Sunday, October 19, 2008
Getting into Korean Culture
So it has finally happened. I was beginning to wonder if it ever was but alas all good things must come to an end. (just teasing). I finally got the opportunity to spend some time with Koreans doing korean things outside of school. It was really quite marvelous. I guess the first incident was about two weeks ago when one of the gr 6 teachers went away for a week long course and the gym teacher replaced her. The other gr 6 teachers were so excited, that they decided to go out and celebrate. Now she isn't the worst woman, but compared to the other gr6 teachers she is much older, much more strict and not really into partying i would imagine. Luckily for me, I was invited.
We began at 3pm by going to a presentation for teachers at the local cultural center, which was most entertaining. We saw students playing music, singing and even rapping and one of our very own teachers performed a few dances with his dance sport team (competition ballroom dancing). After that we recieved soybean cooking oil just for being such great teachers and then we took off to find somewhere to eat. After much debate we went to a lovely japanese restaurant which was an interesting mix of japanese food and korean side dishes. It was a insane amount of food and i am amazed we managed to finish off 3/4 of it, along with 6 or 7 bottles of soju (korean alcohol) and 5 or 6 litre bottles of beer. Slowly my co-teachers began to show signs of "alcoholic english speaking" as they refer to it and even the 6-2 teacher talked to me with more than one word answers. This lead us to deciding to find a new place to go and drink and we ended up at kwanghee's tea house which is a place i adore and was so pleased to find myself there. I am not sure how many drinks we consumed there, but i didn't notice my main co-teacher leave to go home and by the time i made it home it was 11pm. All in all it was an awesome experience. I got to laugh and visit with my co-teachers. Got to see how much Koreans can drink and boy can they drink and it made me feel really apart of the team.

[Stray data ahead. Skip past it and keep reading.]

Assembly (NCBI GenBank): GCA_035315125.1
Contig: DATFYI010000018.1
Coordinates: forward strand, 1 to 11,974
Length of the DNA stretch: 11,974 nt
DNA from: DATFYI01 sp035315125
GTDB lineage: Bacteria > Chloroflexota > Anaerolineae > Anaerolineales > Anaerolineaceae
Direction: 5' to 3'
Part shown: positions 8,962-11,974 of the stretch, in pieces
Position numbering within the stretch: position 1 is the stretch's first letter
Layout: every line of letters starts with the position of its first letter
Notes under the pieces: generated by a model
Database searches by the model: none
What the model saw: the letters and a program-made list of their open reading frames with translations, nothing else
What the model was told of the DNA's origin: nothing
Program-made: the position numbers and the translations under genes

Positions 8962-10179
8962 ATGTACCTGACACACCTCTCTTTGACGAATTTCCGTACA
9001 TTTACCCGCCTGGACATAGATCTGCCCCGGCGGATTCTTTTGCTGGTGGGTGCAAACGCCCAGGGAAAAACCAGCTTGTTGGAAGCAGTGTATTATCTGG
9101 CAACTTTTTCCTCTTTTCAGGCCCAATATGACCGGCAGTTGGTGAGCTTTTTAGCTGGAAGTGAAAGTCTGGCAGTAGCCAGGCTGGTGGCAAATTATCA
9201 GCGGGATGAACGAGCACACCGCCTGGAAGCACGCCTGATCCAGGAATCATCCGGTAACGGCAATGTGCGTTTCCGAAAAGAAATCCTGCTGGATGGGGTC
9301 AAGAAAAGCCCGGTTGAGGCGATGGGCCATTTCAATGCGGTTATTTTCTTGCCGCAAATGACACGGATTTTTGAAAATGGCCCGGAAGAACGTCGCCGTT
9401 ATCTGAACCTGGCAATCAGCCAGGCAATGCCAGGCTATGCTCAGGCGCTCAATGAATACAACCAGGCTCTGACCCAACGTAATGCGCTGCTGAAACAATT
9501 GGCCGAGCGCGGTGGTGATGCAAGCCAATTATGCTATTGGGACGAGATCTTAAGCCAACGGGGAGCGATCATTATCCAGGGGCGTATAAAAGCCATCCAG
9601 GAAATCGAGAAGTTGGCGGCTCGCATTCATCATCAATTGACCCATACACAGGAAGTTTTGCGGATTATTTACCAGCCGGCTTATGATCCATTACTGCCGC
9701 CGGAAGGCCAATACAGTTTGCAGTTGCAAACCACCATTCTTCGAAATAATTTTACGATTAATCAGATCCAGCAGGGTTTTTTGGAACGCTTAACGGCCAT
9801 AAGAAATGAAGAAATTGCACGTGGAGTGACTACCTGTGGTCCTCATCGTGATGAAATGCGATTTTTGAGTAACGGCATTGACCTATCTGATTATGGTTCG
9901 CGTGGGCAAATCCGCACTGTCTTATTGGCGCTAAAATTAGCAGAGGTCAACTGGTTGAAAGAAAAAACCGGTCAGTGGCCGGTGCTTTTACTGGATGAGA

My second major incident occured this weekend after much planning by Caitriona and i, we found ourselves at Yakchunsa temple to stay for the night. This temple is exquisite. It has the largest Buddha hall in the Orient and had three other smaller halls with different Buddhas in them. We arrived at around 5pm, greeted by Dokwan a very interesting character. He was originally an investment bank manager in Seoul with a wife and two daughters, but after his divorce he decided to become a monk. With his wife and kids settled in North vancouver, he has now been a monk for two years. As he had spent time in canada,as well,he spoke excellent english and we spent the weekend with him as our host serving us tea and talking to us about buddhism, canada, finance and many other topics. We got to participate in the three ceremonies they hold each day, at 4:30am, 10:30am and 6:30pm. The ceremonies consisted of a number of different mantras and prayers with the customary genuflection to Buddha and completed with silent meditation. After each ceremony we would eat lunch made from the rice donated to Buddha during the time since the last ceremony. The food was delicious and 100% vegetarian which i can not tell you how happy that made me. I was actually quite suprised to eat so much, thinking we would only eat one meal a day.
The whole experience was so peaceful and the 4 am wake up was actually quite pleasant. It was the perfect weekend with gorgeous weather and i am so happy to have some new friends who love to share about their culture. All are welcome and invited to come and have a tea ceremony says Do-Kwan.